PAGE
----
Example: Two members of a three member elected board have conflicts of interest that prohibit them from participating in a matter involving property owned by a private school for which they serve as trustees. No other board exists which can act on the matter before the board. One of the board members with a conflict should invoke the Rule of Necessity and direct that it be included in the minutes. Both of the board members who had been prohibited from participating may then do so. Prior to such participation, however, they must disclose the fact that they serve as trustees and may then participate in the matter.
It should be noted that invoking the Rule of Necessity does not require all previously disqualified members to participate; it merely permits their participation.
In some instances, where a single elected official is the only person who, by law, can take a specific action, and that elected official has a conflict of interest, the rule of necessity may be invoked for the limited purpose of designating another person to carry out the action.
Example: A mayor, whose spouse is a firefighter, is the sole collective bargaining authority for the city. She may invoke the rule of necessity to designate an alternate to serve as the city's collective bargaining representative with the firefighter's union.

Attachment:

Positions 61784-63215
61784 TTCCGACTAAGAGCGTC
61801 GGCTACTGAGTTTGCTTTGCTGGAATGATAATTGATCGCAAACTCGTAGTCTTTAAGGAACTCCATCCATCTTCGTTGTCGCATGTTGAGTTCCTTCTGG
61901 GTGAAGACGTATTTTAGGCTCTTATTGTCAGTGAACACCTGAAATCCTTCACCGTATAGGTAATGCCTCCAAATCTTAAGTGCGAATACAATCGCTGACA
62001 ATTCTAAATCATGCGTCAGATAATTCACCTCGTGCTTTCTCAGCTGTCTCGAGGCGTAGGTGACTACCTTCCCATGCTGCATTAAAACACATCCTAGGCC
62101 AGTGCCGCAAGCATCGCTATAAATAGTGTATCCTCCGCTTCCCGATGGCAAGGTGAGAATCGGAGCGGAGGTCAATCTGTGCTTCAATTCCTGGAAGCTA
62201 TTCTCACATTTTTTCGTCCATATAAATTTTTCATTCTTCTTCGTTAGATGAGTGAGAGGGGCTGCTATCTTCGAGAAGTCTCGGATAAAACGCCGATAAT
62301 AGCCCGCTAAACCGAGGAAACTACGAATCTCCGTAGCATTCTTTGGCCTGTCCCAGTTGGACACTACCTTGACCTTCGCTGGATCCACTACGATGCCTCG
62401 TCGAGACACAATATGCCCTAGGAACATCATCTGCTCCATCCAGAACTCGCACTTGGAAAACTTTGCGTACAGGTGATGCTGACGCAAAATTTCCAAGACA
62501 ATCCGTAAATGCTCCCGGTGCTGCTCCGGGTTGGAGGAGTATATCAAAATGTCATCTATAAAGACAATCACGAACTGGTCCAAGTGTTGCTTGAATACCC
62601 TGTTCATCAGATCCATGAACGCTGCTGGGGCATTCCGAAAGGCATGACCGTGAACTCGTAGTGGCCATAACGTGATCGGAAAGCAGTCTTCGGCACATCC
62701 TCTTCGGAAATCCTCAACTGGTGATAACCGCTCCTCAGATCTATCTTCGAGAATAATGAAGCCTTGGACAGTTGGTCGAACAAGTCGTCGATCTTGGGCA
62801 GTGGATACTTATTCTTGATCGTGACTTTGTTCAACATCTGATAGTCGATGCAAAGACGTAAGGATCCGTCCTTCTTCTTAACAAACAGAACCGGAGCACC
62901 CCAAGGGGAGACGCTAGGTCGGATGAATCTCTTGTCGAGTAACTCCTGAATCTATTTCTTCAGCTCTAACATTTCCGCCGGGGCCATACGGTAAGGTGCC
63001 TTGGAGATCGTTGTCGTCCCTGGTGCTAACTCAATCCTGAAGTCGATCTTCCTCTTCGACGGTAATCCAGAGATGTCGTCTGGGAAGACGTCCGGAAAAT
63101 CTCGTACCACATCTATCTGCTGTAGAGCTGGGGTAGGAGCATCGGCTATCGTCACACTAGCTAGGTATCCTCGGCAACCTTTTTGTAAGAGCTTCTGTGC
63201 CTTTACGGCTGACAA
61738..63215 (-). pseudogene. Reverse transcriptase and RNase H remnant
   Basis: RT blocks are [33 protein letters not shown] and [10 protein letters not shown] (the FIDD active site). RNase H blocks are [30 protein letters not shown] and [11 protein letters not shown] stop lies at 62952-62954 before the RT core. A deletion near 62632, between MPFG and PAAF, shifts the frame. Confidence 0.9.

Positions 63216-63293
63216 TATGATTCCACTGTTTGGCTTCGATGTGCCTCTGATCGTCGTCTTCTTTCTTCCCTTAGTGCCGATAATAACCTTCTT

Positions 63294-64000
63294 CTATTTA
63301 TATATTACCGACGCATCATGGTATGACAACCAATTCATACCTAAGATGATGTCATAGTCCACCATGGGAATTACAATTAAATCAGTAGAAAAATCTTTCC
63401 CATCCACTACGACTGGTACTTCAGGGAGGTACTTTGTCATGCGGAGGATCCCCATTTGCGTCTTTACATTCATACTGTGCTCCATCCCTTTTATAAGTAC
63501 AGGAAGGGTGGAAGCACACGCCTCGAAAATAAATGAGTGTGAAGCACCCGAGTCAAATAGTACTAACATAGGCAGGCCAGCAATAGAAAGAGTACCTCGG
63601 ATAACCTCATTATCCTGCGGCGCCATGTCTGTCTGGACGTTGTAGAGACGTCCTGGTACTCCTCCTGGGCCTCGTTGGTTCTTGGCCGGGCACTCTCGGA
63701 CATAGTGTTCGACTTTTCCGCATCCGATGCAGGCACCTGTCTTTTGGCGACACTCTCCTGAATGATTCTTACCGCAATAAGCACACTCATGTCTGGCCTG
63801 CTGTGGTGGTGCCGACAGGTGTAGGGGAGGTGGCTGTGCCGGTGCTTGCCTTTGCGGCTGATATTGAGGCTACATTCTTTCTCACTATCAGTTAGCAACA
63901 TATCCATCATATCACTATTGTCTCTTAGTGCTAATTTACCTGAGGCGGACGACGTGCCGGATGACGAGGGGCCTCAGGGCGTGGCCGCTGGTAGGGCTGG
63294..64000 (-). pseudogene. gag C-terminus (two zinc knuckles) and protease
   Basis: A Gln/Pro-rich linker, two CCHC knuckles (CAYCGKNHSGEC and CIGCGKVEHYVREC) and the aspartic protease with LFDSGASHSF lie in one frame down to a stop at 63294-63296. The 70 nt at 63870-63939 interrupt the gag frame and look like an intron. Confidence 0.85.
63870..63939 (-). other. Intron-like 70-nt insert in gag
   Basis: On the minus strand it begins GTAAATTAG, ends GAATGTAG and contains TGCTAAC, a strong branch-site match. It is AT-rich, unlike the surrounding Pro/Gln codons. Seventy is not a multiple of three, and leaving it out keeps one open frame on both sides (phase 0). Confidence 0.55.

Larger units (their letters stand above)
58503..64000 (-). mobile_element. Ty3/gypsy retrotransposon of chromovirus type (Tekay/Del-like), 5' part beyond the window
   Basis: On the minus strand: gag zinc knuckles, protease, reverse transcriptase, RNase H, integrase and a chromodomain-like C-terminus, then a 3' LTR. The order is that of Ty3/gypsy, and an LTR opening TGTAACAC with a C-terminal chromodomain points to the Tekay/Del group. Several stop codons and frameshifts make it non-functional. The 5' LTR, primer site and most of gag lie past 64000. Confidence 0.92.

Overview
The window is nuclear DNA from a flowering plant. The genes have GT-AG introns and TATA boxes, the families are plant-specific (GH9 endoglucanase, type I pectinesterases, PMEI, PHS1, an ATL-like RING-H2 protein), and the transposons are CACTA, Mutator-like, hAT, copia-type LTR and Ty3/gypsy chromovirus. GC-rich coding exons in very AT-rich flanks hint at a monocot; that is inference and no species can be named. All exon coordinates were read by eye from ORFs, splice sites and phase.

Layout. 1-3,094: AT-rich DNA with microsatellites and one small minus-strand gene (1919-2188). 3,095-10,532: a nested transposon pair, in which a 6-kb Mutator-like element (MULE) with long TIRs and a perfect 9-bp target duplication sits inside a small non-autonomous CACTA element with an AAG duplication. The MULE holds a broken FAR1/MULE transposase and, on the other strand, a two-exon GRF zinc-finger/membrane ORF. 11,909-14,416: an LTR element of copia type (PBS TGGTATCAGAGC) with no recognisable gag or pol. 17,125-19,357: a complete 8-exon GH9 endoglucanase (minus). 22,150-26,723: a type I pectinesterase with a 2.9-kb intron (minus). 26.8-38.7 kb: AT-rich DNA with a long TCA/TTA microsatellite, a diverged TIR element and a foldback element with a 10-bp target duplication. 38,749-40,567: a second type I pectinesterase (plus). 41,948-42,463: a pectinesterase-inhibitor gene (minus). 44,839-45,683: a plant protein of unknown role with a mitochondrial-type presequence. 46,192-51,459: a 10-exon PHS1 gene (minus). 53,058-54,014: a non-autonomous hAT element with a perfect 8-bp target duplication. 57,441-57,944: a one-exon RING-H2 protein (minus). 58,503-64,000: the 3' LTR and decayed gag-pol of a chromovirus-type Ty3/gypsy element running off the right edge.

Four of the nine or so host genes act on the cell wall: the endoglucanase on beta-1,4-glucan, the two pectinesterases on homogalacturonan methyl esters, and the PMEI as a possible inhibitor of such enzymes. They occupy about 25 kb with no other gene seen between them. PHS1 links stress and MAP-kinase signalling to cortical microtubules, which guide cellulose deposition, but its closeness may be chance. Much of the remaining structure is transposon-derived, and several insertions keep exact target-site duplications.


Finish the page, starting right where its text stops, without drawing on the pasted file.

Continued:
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For more information about the state conflict of interest and financial disclosure laws (G.L. c. 268A & c. 268B), including the subjects discussed in this Advisory, please contact:
State Ethics Commission (Ethics Comm.)
One Ashburton Place, Room 619
Boston, MA 02108
ISSUED: March 1987
REVISED: January 1991
REVISED: February 1993
REVISED: December 2005 [as an Advisory]
1/ Elected state and county officials and appointed municipal officials who cannot participate in matters because of a conflict of interest should contact the Ethics Commission for advice regarding the rule of necessity.